While Russia fights for Eastern Ukraine, for now, it's losing the currency war.
Thanks to a perfect storm of low oil prices, economic sanctions put in place in response to the crises in Ukraine, and capital flight, Russia's been forced to capitulate by abandoning its currency peg.
It's all reminiscent of the financial attacks on Iran and its currency.
But fortune favors the bold, and blood's about to start running in the streets of Moscow, providing us an opportunity to capture our share of profits…
Of Course China Is a Player Here, Too
At the recent Asia Pacific Economic Cooperation (APEC) Summit, Russian President Vladimir Putin's speech voiced his hope that speculation against the ruble would soon end. It seems to have worked – for the time being.
He even promised Russia would keep its sovereign debt below 15% of GDP – a downright miserly level compared to the United States' 102%.
Russia's had little choice but to stop defending its longtime currency peg, more recently with the dollar and euro. The Central Bank of the Russian Federation (CBRF) has spent nearly 20% of its international reserves in the past year supporting the ruble, with $10.5 billion flowing out in just the last week of October.
While the CBRF said it would defend the ruble on an "as-needed" basis, it essentially capitulated to market forces, unwilling to commit any more reserves to support its currency.
Still, a floating ruble is not without its benefits. The weaker currency makes imports more expensive, acting to lessen their inflow, while alleviating the level of foreign reserves required to pay for them.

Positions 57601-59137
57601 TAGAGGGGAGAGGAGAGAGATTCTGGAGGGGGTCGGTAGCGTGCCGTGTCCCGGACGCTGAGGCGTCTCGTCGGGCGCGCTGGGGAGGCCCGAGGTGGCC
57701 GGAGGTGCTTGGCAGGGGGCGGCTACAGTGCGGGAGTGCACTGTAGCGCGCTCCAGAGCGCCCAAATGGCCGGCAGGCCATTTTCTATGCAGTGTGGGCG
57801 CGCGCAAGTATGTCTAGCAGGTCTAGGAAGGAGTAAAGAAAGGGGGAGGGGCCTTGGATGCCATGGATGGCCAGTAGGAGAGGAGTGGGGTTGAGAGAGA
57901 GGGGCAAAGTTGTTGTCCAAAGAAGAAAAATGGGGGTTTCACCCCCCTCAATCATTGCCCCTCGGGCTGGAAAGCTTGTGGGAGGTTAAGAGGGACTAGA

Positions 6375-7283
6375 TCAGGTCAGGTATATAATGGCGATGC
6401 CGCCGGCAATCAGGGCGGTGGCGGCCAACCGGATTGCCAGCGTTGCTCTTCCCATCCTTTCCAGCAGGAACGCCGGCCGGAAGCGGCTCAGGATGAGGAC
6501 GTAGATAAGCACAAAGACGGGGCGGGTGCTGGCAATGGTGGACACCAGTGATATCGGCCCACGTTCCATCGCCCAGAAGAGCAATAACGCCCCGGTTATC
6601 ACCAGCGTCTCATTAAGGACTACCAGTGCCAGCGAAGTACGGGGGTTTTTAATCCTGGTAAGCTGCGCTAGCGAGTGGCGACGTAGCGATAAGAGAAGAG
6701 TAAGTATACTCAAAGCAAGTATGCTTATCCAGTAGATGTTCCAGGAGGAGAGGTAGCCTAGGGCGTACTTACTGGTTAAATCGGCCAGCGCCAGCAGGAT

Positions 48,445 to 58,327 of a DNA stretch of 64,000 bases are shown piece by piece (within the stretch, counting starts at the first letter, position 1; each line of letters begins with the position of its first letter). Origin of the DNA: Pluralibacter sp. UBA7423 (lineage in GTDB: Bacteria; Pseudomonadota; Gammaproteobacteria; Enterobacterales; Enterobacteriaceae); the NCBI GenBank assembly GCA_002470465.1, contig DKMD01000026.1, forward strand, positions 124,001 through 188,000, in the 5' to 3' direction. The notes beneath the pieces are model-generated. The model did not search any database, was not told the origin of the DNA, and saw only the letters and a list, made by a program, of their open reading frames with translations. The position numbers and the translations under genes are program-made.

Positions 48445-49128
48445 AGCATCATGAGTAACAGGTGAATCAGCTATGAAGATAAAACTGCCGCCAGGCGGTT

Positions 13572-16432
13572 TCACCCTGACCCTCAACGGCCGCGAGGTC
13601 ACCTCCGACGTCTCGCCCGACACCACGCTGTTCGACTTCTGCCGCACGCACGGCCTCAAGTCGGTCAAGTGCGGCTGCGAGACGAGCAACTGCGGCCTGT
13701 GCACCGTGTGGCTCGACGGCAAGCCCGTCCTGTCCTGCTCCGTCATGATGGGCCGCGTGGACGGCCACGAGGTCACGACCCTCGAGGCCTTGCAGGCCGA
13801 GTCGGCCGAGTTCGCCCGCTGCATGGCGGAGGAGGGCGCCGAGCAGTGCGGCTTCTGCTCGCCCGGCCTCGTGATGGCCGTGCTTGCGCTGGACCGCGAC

It also helps to make exports, mainly oil and gas, cheaper to foreign buyers, especially if they can pay in rubles, a trend in motion with Russia's neighbors.
Enter China – again.
A Draconian "Do as We Say, Not as We Do" Law Threatens Russian Depositors
The same day Russia dropped its currency peg, a second natural gas megadeal was announced by Putin and Chinese President Xi Jinping. Only slightly smaller than the first $400 billion agreement, this one, too, will help Russia reduce its dependency on European markets.
The ruble had just hit an all-time ruble-to-dollar low of 48:1, after losing 50% of its purchasing power in the past year. CBRF efforts like raising interest rates from 5% to 9.5% did little to stem the currency's freefall, but a move like this risks stifling borrowing by businesses and consumers alike.
Capital flight has been a major problem. The CBRF upped its forecasts, saying $128 billion would flee Russia this year, rather than the original $90 billion estimate.
Meanwhile, the heavy hand of the state has been busy, with capital controls a very real possibility.
According to Azerbaijan's semi-official Azerbaijan Press Agency (APA), a bill was submitted to the Russia's Duma, the parliament, looking to ban circulation of the U.S. dollar.
As reported by APA, if the bill passes, "Russian citizens will have to close their dollar accounts in Russian banks within a year and exchange their dollars in cash to Russian ruble or other countries' currencies. Otherwise their accounts will be frozen and cash dollars levied by police, customs, tax, border, and migration services confiscated."
It continued, "After the law enters into force, it will be impossible to obtain cash dollars in Russia. The ban or termination of the U.S. dollar will not apply to the exchange operations carried out by CBRF, the Russian government, ministries of foreign affairs and defense, the Foreign Intelligence Service, and the Federal Security Service."
About the Author
Peter Krauth is the Resource Specialist for Money Map Press and has contributed some of the most popular and highly regarded investing articles on Money Morning. Peter is headquartered in resource-rich Canada, but he travels around the world to dig up the very best profit opportunity, whether it's in gold, silver, oil, coal, or even potash.